Why I Bonds are the best place for your emergency fund


Because stuffing things under your mattress can't be great for your back.

The ideal place for an emergency fund meets the following criteria:

  • Available on demand.
  • Reasonable rate of return.
  • No risk of loss.

The available options for emergency savings vehicles vary mostly on convenience and rate of return. We evaluate the trade-offs of each savings vehicle and order them from least- to most-savvy. Our least-savvy pick is:

Cold Hard Cash

  • Available on demand? Sure
  • Rate of return? Zero
  • Risk of loss? High

Overall rating: Banana stand

The cathartic burning of the banana stand.

Recent data suggests 43% of Americans keep their savings in cash. More than half of whom plan to store their cash in a secret location in their home.

Despite its popularity, the cathartic burning of the banana stand in Arrested Development demonstrates a key problem with holding significant savings in cash – it can be lit on fire. It can also be lost to theft, flood, and a myriad of other acts of god. If you’re lucky and nature doesn’t get to your money, inflation eventually will.

Why would you do this?

Checking Account

  • Available on demand? Yes
  • Rate of return? Low
  • Risk of loss? No

Overall rating: Decent

One of the best things about keeping your emergency fund in a checking account is that it’s available at a moment’s notice. It also happens to be one of the worst things since it’s easier accidentally spend on non-emergency matters.

Additionally, banks put a premium on having immediate access to your money and thus provide a lower interest rate for that convenience. Since an emergency fund will (hopefully) sit unused for a long time, interest rate is an important consideration. Thus, there are better places for your emergency fund.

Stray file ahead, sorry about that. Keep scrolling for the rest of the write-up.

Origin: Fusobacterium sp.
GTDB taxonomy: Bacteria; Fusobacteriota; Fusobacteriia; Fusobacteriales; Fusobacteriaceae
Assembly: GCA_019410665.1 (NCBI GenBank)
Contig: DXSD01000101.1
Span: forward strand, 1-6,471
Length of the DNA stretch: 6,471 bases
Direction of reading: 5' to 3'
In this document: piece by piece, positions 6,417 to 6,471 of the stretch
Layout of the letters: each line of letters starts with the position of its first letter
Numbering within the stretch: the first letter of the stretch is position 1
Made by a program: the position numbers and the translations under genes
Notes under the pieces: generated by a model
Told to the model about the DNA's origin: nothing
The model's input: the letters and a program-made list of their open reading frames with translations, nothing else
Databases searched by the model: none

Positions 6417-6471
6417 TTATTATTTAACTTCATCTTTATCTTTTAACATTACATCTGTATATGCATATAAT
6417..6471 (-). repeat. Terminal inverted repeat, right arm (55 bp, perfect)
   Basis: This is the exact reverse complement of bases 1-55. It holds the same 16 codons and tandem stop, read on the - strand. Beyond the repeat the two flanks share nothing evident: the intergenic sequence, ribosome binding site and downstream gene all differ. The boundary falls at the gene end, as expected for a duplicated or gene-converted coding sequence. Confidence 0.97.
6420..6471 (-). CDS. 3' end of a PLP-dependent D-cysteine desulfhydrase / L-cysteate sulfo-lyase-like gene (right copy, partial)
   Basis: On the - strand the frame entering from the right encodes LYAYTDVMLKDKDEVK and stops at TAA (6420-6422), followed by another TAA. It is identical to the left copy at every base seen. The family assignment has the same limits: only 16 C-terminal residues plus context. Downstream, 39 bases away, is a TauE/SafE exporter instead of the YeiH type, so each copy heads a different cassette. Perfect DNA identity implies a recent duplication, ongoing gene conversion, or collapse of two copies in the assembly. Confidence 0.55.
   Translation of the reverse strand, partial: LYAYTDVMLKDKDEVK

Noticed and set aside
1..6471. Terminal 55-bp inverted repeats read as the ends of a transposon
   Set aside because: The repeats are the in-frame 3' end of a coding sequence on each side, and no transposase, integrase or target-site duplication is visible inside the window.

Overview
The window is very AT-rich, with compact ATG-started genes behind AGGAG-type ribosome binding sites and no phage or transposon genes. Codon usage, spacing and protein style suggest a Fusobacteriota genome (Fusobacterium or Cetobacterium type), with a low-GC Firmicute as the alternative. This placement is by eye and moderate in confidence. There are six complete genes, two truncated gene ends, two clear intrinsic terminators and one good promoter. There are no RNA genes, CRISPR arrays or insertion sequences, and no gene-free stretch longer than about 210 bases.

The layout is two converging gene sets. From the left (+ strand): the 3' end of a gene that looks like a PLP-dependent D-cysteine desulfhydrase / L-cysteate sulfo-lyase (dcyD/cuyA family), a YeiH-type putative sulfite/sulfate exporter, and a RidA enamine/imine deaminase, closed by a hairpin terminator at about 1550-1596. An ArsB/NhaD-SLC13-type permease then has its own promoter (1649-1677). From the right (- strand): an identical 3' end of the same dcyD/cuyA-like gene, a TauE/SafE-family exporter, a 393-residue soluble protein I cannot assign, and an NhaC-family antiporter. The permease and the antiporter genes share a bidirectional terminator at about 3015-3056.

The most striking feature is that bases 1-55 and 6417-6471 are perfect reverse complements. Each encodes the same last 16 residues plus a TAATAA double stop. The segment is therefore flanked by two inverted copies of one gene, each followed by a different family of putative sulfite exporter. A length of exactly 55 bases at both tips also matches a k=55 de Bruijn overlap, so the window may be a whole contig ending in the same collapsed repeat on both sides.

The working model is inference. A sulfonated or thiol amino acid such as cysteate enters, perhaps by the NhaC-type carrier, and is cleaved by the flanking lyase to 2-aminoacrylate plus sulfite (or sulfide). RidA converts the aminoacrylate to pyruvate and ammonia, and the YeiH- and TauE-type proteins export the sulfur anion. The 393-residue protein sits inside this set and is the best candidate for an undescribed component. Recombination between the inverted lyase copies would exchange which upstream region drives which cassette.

Savings/Money Market Account

  • Available on demand? Yes
  • Rate of return? Reasonable
  • Risk of loss? No

Overall rating: Great

Savings and money market accounts are like checking accounts except with limits on the number of transfers you can do per month. This limitation usually comes with a key benefit: a higher interest rate.

Since you shouldn’t need to frequently transfer money to and from your emergency fund, trading this feature for a higher interest rate is a no-brainer.

Our Top Pick: Series I Savings Bonds

  • Available on demand? Yes
  • Rate of return? Great
  • Risk of loss? No

Otherwise known simply as “I Bonds,” this old school savings vehicle is our top pick for a bunch of reasons.

The interest rate is great

As of the time of writing (April 12th, 2020), the current interest rate on Series I savings bonds is 2.22%.

The average rate on a money market account on the other hand is presently a measely 0.11%. And savings accounts are even worse at a paltry 0.07%.

Tax-deferred interest

Pretty much every interest-bearing account requires you to pay tax each year as interest accrues. With I Bonds, tax isn’t due until the bond is cashed. This allows your principal to compound tax-deferred.

And even better, it’s possible to get the tax forgiven completely if the proceeds are used to fund higher education costs.

The interest is exempt from state and local taxes

Not much else to say here. Lower taxes are good.

The interest rate tracks the consumer price index

The actual mechanics of how it works are tricky, but roughly speaking the interest rate received on I Bonds tracks the consumer price index. So as inflation rises, so too will the value of the savings bond. And as an added bonus, during periods of deflation you won’t lose any principal.

The formula-driven nature of I Bonds is preferable compared to the profit-driven approach used by banks to calculate the interest rate on your savings account. You may find a bank with a competitive interest rate, only to notice that the rate is considerably lower once they’re no longer promoting that particular product.

You can get I Bonds in paper form

If you’re into collectibles, paper I Bonds are a great way to channel your fondness for hoarding strange things. They come in a variety of denominations and feature historically significant figures such as Albert Einstein and Dr. Martin Luther King Jr.

A paper I Bond.

Paper I Bonds, unlike cash, are only redeemable by the holder and can be replaced if stolen or destroyed. Pretty cool stuff.

The catch? They’re not redeemable within the first year

This is a somewhat significant downside and something you should certainly plan for, but this doesn’t dissuade us from selecting I Bonds as our top pick. After the first year, they’re redeemable in as little as a few days in my experience.

If you’re similarly not dissuaded, you can head on over to treasurydirect.gov and get yourself some I Bonds.

Thanks for reading. Feel free to leave a comment.

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